Luke 2: 7-20 ESV
And Mary gave birth to her firstborn son and wrapped him in swaddling cloths and laid him in a manger, because there was no place for them in the inn. And in the same region there were shepherds out in the field, keeping watch over their flock by night. And an angel of the Lord appeared to them, and the glory of the Lord shone around them, and they were filled with fear.
And the angel said to them, “Fear not, for behold, I bring you good news of a great joy that will be for all the people. For unto you is born this day in the city of David a Saviour, who is Christ the Lord. And this will be a sign for you: you will find a baby wrapped in swaddling cloths and lying in a manger.” And suddenly there was with the angel a multitude of the heavenly host praising God and saying, “Glory to God in the highest, and on earth peace among those with whom he is pleased!” When the angels went away from them into heaven, the shepherds said to one another, “Let us go over to Bethlehem and see this thing that has happened, which the Lord has made known to us.” And they went with haste and found Mary and Joseph, and the baby lying in a manger. And when they saw it, they made known the saying that had been told them concerning this child.
And all who heard it wondered at what the shepherds told them. But Mary treasured up all these things, pondering them in her heart. And the shepherds returned, glorifying and praising God for all they had heard and seen, as it had been told them.
Today is often a busy day for parents; food to prepare, last minute wrapping, excited little people to keep busy. If at all possible, find time for a brisk walk in your favourite nature spot, to rid the wiggles from little bodies and rejuvenate older bodies!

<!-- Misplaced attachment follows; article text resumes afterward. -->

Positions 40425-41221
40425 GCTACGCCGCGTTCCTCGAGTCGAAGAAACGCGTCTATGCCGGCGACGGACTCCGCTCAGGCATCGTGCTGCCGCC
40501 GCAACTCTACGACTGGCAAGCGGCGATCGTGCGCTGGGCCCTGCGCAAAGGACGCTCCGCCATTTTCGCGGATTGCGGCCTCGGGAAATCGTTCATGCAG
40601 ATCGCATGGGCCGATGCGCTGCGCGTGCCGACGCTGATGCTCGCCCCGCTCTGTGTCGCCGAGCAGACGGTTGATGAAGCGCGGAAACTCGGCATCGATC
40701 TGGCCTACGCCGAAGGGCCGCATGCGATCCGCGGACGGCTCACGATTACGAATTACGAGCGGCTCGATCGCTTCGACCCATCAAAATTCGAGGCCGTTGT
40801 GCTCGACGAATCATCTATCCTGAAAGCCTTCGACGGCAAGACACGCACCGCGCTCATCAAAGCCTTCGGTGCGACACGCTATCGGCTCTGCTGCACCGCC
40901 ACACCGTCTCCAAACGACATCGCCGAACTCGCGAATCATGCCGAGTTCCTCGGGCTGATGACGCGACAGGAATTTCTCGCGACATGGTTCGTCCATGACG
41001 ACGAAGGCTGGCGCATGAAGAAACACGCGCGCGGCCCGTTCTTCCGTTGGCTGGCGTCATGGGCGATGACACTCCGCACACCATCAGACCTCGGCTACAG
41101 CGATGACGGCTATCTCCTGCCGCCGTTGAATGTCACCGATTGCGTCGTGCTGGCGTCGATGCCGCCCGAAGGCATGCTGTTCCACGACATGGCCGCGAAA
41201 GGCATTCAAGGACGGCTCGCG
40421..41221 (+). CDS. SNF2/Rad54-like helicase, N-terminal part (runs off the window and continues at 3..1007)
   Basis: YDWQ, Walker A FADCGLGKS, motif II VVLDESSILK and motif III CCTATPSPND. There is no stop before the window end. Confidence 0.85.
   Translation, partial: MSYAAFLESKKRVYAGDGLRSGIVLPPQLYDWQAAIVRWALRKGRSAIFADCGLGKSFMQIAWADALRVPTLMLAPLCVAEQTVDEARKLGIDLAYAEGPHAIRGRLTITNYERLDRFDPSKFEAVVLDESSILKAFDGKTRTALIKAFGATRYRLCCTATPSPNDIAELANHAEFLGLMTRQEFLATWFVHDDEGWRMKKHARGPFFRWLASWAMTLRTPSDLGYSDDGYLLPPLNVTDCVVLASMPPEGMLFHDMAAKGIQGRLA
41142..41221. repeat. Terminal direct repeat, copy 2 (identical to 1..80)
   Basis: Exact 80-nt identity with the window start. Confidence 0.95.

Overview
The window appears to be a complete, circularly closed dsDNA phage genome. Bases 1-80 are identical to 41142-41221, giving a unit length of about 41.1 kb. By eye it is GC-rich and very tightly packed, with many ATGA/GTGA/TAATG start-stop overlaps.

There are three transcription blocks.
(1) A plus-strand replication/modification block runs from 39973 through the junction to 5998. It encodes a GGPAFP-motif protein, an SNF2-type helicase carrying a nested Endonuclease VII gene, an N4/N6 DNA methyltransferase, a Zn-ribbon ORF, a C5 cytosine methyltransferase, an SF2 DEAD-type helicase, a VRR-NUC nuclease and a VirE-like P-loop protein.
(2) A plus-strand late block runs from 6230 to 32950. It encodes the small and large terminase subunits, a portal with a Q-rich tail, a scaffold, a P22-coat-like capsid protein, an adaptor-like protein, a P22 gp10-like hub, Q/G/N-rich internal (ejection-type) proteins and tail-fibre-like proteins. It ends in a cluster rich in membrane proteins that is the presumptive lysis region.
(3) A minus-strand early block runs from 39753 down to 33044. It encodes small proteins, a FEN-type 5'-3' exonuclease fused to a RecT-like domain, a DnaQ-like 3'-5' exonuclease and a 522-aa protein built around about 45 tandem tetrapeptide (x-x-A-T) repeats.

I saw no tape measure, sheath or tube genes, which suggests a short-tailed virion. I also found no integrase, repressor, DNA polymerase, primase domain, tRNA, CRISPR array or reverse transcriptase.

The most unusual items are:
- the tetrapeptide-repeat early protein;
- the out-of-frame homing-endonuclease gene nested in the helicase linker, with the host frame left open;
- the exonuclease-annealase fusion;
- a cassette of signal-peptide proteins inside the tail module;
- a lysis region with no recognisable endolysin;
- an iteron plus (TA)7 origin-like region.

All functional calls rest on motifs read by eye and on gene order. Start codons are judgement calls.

This evening, just before bedtime, take your children outside to enjoy the wonder of the night-time sky. Remember the Magi who followed the most famous star of all to Bethlehem.
365 Starry Nights says this:
“Was there a real Christmas star, and if so, what was it? There have been many theories. Guy Otterwele has a nice discussion of the possibilities in his book The Astronomical Companion. Jesus was probably born sometime between 7 and 4 B.C. During this period a splendid candidate for the Star of Bethlehem was the conjunction of Jupiter, Saturn, and Mars in February of 6 B.C. An equally dramatic grouping of the three planets occurs only once every 800 years. the prospect of the planets blazing and dancing together on the western horizon might have seemed an omen of a great event.”
Do try to find a few moments to write a memory from today, in your Family Advent Journal. It will be a treasure for years to come.
Thank you for joining me for my nature-themed advent calendar. If you would like some more ideas to carry you through Christmastide, Exploring Nature With Children has a whole chapter devoted to The Twelve Days Of Christmas.
May I take the opportunity to wish you and your loved ones a very merry Christmas and a peaceful new year x